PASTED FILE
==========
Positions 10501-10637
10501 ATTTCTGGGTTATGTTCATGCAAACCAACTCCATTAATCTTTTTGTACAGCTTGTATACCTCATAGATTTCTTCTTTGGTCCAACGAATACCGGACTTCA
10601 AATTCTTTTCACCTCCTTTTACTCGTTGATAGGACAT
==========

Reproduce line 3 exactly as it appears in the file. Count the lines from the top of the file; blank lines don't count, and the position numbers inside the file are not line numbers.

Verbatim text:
10601 AATTCTTTTCACCTCCTTTTACTCGTTGATAGGACAT